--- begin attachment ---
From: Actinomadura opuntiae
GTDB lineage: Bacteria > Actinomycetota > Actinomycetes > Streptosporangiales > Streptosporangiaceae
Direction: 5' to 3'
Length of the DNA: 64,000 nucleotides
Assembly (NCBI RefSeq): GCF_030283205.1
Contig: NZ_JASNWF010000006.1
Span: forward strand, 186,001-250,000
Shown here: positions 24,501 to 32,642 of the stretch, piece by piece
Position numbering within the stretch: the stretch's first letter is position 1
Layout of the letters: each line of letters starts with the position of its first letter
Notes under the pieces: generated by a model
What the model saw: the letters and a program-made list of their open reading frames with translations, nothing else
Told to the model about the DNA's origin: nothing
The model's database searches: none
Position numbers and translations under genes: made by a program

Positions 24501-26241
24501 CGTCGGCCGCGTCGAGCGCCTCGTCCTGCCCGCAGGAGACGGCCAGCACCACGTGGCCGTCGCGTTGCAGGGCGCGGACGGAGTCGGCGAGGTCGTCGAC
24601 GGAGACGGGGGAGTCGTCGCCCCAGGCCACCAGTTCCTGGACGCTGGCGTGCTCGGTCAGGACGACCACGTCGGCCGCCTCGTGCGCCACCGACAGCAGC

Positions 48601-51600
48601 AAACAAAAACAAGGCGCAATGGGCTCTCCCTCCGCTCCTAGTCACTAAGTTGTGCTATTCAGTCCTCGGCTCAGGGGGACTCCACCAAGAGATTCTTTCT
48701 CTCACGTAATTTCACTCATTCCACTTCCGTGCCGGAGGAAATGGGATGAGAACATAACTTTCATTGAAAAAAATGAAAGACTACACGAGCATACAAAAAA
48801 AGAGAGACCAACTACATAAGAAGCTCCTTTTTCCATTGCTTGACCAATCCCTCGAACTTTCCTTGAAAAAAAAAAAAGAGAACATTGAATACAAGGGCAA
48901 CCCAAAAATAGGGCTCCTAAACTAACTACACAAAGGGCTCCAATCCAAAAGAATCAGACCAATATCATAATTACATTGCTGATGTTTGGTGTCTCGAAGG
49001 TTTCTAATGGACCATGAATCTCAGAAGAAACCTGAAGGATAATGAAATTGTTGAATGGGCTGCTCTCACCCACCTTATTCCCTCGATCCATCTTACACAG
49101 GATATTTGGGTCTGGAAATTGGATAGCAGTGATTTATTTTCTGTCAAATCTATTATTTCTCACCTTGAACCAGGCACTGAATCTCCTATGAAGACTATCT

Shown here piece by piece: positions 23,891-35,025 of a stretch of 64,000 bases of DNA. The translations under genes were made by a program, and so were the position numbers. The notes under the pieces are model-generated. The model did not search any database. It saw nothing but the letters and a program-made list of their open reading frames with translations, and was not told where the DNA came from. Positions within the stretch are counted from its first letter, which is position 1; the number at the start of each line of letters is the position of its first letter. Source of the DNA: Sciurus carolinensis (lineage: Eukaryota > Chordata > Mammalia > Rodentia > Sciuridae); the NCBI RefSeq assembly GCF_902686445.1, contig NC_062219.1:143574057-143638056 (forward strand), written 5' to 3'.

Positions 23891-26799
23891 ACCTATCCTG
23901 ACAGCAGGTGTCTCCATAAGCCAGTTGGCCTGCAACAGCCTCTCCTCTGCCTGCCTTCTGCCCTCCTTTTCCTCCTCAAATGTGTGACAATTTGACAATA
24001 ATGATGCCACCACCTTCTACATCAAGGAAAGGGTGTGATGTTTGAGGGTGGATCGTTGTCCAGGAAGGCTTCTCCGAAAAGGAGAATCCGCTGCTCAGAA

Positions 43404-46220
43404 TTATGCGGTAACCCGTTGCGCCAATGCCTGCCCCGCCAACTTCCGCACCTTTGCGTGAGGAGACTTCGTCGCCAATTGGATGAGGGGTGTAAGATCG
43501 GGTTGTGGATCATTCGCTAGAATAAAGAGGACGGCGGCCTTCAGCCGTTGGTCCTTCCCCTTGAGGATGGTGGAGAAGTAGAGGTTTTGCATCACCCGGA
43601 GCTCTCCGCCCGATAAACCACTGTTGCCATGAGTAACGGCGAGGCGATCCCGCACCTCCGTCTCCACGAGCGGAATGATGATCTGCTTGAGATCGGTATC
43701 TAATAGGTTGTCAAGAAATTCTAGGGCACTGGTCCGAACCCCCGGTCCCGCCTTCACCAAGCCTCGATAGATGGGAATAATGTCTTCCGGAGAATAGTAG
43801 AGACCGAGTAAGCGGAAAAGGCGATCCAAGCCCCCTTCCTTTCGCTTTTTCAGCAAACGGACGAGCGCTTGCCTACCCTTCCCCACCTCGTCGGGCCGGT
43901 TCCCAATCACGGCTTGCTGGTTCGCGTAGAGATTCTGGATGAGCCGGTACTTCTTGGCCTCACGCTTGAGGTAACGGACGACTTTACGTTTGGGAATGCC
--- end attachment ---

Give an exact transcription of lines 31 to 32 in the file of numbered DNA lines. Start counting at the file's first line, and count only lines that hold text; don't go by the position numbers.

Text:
Positions 43404-46220
43404 TTATGCGGTAACCCGTTGCGCCAATGCCTGCCCCGCCAACTTCCGCACCTTTGCGTGAGGAGACTTCGTCGCCAATTGGATGAGGGGTGTAAGATCG